• More connected, but having less meaningful conversations.
  • Traveling less distances, but becoming more emotionally distant.
  • Being transparent but becoming less authentic.
  • Sharing heart stickers with strangers, but being less intimate with loved ones.
  • Consuming too much information, but thinking less about what we are ingesting.
  • Finding out more about strangers, but inquiring less about our true selves.

In 2016, this is how we balanced work and home:
Integrators: Work and home blend.
Separators: Clear line between work and personal life. Very low tech at home.
The Fusion lover: Almost completely mix work with personal life.
The Cycler: Switches between integrating and separating work and home.

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The 12 mistakes that we are making with our use of technology:

1. We don’t teach ourselves and our kids how to use a particular app or website.
2. We don’t pause daily to assess our technology needs.
3. We allow our children access to devices even before they can speak or wipe their butt.
4. We are in denial of our distraction addictions.
5. We don’t realize being mindlessly busy is not the same as being consciously efficient.
6. We give permission to technology to abuse us and our time.
7. We feel bored and reach out to our phones for instant excitement.
8. We are derailing our intuition with chaotic external stimuli.
9. We have basic human needs – internet, food, air, water, in that order.
10. We consume media and information on the internet with little to no social context.
11. We are Facebook Live streaming suicides, funerals along Ed Sheeran concerts. 
12. We have the driving selfie, the bathroom selfie, and the funeral selfie. Finally! 

Technology - 4 (2) - 02292016
© Internet

If you’re driving 55 miles an hour, and look down at your phone for 5 seconds, you’ve just now driven the length of an entire football field completely blind.
~ Allison Graham

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Social evils brought about by the “Necessary evil” Technology: 

We all remember the time when Anthony Weiner lived upto his name. How did he do that? By sexting to strangers on the internet, of course.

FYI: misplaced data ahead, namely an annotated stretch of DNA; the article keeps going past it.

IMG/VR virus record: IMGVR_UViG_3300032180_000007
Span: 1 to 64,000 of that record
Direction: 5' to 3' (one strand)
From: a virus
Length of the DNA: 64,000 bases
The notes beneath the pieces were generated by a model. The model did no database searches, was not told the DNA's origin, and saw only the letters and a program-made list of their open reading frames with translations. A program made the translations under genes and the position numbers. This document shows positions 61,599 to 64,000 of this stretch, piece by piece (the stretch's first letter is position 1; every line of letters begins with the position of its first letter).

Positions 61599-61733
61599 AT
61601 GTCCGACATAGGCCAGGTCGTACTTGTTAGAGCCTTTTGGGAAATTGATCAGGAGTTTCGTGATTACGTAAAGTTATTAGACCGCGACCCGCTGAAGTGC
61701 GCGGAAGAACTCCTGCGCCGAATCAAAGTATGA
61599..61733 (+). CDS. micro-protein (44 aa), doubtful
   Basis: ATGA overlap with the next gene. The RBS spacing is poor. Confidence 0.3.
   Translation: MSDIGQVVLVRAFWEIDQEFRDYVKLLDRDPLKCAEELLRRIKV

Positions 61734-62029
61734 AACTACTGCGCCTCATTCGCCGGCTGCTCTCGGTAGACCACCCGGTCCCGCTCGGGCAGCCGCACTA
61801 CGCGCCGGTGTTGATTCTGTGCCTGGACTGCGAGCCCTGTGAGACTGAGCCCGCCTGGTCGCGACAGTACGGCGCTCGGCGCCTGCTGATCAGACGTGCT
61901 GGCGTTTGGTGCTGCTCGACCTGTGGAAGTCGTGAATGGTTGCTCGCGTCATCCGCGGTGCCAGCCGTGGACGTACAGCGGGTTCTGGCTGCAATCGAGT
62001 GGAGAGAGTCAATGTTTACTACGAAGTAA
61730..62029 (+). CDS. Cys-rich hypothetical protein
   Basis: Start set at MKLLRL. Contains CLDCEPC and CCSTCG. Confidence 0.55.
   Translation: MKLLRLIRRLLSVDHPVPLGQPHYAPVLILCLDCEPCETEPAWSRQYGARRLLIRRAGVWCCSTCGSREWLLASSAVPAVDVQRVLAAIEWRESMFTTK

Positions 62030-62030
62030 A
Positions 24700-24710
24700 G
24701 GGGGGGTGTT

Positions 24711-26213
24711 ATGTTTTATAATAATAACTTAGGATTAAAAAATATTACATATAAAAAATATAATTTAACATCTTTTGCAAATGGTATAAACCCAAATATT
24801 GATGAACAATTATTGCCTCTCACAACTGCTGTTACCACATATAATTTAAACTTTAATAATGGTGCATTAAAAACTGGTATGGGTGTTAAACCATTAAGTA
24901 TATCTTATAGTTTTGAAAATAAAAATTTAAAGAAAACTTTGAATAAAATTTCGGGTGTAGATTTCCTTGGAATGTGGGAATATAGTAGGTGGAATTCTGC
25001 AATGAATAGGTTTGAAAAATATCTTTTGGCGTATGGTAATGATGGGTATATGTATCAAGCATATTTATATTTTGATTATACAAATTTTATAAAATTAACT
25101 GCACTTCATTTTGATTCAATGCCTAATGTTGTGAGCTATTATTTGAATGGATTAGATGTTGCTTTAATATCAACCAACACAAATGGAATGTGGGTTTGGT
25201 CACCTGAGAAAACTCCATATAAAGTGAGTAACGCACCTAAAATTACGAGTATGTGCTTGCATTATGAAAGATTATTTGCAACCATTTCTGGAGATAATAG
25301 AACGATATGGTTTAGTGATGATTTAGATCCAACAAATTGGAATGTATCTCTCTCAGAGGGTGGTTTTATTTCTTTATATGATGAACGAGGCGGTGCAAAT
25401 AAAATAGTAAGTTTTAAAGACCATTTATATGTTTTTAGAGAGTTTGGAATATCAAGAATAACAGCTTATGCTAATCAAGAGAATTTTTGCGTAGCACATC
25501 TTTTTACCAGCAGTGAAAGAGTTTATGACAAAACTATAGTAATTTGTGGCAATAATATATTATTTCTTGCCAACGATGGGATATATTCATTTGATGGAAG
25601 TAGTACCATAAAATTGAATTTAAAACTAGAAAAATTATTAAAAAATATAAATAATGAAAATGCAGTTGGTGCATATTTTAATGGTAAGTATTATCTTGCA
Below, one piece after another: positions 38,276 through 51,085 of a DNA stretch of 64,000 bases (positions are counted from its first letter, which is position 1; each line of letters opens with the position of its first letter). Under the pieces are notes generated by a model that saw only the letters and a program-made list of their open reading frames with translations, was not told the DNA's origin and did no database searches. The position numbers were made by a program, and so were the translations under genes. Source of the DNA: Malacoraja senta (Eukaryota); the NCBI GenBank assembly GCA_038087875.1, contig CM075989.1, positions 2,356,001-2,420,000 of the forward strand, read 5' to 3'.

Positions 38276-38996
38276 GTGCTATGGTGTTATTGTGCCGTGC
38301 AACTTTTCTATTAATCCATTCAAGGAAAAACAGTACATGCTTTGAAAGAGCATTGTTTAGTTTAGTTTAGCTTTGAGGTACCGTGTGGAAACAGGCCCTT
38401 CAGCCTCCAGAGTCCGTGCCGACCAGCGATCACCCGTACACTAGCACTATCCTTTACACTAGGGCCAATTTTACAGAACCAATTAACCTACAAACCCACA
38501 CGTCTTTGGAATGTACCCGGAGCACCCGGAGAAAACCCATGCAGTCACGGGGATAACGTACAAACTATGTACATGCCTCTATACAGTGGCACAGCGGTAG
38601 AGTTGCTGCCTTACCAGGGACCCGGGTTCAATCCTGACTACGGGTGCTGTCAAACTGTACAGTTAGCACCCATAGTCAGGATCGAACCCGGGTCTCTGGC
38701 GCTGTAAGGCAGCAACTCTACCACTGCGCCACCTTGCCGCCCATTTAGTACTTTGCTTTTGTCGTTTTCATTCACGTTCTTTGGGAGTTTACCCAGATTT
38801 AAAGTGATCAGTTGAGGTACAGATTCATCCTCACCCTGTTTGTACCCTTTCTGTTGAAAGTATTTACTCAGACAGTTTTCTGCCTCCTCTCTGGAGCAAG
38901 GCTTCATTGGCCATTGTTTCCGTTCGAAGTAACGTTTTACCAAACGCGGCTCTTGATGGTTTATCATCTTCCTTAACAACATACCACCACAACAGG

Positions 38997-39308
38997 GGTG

• Keyboard Activism: Gone are the days when movements and protests took weeks and months to organize. The means by which activists are making protests, petitions and persuasion tactics for change in mass mentality using online methods has risen to what’s being referred to as Keyboard activism. Like in traditional activism, unfortunately, most people engage in this form of activism if its easy (in this case, a click of button to spread the message), non committal and comes at no particular personal cost.
  • FOMO: 7 out of 10 people feel the need to be on some form of social media, because of FOMO. The fear of missing out because you’re not connected to your peer group is difficult. The choice can leave one feeling isolated. Imagine the number of Facebook invites, garage sales and school closure information you missing out on – can be one’s validation to hang onto their online community. People report even having biological responses for fear of social anxiety.
  • Highlight Reel: 1100 college students commit suicide every year in the US. High standards of life are brought about stupid comparison stories people tell themselves in their head. No one knows the background of the person who has a flamboyant highlight reel on Instagram. Raw personal stories of struggle almost never make it to the wall on any given day. Even when a tumor is being removed today, a person will wait for 15 days to share their experience, while today he or she is liking pictures of their friends from the hospital bed.
  • Superficial Social Capital: Likes, comments, shares – This is the Attention Economy that we live in. Consequently, we are victims of the reinforcement paradigm. We are taking down pictures if they don’t get enough likes. Middle school kids post mostly after 5pm on Instagram, so they can get the most activity on their posts.
  • Online Harassment: 40% have experienced it and 73% have witnessed it. You just have to look at the comments section of any article on any website to see the violent nature of the dark side of the internet. Trolls, cyber bullies abound – hiding behind fake screen names and masked IP addresses.
  • Content creation and Distribution: We are living in a world of information avalanches that are choking up the internet and in turn our brain waves. The first lesson on the harmful affects of Email itself should be a great reminder. “Email is someone else’s important agenda for you to work on.”
  • Counter Productivity: Technology was supposed to be a super cool addition to make our hectic lives as efficient as possible. Instead, it has turned out to be the main stay of our lives, while we try to work on our big goals in the margins. We are fighting daily matches of distractions to eek out a few minutes here and there between our social media and Internet consumption to work on our serious personal and professional goals.
  • Social Forgetting: People are becoming victims of their own stupid behavior online, because the internet has the memory of an elephant. There have been instances of many employees who have been fired or are in fear of losing their jobs because of their personal photos on the internet, many of which have been taken out of context from years ago.